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PostPosted: Mon Jul 24, 2017 12:00 pm 
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I know the back story about how Bernie bought the commercial rights for 99 years and then started selling parts of it off to various people and then Liberty bought all those shares and now owns 100% of the commercial rights.
With the introduction of the halo next year that virtually no one wants, what is there to stop the FIA from doing something along the lines of...

"F1 is far too expensive, and we will be running formula 1 to formula 2 regulations for the next 5 years"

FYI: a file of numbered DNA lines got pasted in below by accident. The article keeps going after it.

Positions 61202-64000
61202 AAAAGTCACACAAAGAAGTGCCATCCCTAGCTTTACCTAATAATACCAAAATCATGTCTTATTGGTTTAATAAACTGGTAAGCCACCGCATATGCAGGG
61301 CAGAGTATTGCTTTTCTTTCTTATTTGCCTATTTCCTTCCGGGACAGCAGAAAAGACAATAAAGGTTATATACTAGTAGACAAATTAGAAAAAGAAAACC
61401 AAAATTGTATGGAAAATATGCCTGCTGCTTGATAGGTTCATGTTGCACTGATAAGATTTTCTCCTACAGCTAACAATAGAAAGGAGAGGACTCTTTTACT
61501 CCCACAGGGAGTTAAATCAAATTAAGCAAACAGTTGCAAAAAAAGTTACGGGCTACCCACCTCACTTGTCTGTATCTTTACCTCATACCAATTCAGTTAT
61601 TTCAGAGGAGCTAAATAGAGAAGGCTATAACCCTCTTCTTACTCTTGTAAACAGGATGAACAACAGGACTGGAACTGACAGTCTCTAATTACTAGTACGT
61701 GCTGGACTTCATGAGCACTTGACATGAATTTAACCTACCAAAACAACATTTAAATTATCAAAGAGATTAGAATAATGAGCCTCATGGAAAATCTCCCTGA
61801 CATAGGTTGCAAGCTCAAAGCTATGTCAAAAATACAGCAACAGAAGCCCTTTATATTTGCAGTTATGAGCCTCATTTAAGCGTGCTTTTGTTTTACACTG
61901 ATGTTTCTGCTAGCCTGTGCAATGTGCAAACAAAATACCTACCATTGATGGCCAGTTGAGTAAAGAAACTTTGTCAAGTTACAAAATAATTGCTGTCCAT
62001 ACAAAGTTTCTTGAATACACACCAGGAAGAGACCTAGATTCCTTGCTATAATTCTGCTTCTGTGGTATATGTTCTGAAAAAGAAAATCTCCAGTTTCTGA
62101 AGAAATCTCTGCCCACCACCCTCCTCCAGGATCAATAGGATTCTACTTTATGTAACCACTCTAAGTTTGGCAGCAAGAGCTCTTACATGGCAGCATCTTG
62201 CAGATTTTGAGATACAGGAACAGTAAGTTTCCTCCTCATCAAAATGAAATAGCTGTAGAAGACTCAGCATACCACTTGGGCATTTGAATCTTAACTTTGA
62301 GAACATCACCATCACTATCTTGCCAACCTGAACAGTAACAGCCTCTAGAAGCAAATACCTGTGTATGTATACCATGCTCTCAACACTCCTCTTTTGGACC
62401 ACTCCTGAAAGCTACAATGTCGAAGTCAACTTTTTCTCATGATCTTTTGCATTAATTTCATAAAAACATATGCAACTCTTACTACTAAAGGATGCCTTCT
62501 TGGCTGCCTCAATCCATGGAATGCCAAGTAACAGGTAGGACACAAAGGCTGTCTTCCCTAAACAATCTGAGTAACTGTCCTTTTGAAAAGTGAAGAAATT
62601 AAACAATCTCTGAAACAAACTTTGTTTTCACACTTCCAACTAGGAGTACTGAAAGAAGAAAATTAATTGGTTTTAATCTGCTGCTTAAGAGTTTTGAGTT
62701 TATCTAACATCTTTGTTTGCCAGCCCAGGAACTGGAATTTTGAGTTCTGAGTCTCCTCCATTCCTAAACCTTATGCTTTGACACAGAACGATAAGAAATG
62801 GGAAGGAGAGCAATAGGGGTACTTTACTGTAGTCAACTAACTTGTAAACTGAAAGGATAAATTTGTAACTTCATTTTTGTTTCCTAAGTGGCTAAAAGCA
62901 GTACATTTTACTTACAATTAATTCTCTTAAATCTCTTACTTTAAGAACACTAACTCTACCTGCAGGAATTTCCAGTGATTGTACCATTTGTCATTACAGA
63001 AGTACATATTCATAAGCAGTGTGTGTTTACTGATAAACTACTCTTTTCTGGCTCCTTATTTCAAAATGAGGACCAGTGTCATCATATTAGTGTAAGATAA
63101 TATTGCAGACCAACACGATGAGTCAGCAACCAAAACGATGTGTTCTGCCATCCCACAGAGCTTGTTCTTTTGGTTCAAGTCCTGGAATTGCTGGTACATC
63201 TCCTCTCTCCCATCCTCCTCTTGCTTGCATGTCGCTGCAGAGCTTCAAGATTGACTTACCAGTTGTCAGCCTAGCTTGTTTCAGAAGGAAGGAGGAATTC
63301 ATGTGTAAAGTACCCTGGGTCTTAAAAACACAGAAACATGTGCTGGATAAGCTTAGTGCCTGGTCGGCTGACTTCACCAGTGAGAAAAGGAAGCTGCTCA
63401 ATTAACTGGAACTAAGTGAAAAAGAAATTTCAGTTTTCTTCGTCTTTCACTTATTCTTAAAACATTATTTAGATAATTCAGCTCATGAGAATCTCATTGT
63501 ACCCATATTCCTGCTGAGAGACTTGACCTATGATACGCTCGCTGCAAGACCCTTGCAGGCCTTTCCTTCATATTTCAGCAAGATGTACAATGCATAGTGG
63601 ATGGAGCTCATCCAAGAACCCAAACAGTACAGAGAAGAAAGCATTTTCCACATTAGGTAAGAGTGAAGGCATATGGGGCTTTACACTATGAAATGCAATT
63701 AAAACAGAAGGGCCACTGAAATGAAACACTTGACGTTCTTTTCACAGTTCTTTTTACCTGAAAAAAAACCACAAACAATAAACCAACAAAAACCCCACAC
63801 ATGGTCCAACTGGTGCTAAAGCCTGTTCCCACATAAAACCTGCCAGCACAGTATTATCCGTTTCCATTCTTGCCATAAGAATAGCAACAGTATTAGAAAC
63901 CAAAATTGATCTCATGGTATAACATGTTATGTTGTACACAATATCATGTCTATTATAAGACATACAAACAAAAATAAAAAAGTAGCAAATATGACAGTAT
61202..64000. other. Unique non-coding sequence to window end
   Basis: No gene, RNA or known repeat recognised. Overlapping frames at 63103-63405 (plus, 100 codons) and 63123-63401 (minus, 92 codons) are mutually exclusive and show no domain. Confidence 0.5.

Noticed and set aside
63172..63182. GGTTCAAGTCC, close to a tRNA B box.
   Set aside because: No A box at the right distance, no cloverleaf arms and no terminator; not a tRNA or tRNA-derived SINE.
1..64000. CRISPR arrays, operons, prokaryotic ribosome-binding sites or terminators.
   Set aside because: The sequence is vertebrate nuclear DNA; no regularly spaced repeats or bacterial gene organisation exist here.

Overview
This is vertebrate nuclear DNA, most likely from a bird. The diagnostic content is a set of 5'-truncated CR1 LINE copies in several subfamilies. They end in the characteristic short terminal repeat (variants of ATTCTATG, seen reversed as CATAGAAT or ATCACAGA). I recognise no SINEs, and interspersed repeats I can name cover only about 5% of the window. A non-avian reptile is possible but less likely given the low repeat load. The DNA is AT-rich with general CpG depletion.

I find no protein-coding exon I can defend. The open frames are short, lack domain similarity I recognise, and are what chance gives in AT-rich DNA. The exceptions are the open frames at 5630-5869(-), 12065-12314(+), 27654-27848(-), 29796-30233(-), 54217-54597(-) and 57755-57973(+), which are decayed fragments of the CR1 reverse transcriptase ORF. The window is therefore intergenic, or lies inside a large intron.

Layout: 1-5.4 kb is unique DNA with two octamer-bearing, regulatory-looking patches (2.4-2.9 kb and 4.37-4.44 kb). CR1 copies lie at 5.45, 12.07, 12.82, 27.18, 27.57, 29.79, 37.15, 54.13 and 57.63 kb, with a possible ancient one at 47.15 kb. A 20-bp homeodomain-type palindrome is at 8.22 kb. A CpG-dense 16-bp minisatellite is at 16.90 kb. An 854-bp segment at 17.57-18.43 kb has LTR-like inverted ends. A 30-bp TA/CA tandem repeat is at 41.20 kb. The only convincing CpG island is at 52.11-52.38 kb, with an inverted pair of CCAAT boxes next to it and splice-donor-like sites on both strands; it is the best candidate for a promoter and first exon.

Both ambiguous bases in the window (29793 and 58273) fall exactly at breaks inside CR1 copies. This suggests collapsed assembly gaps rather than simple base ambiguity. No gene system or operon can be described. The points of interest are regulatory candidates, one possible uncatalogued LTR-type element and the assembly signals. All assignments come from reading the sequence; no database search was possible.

It has happened before, and it seems the FIA have the power to do this if they choose.

Could Liberty say "We have paid billions of pounds for this business and we can't even write our own rules, we are going to cut the FIA out of the equation.

I know none of us will ever to privy to the ins and outs of the contract but it seems strange that a company would spend this much on a product that they really don't have any control over.

Like Jean Todt said recently the FIA will ALWAYS write the rules for F1.


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PostPosted: Mon Jul 24, 2017 12:36 pm 
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I believe it's the Concorde agreement that gives the FIA the right to legislate the safety/sporting regulations. That runs until 2020 so Liberty will have a chance then to change how things are run.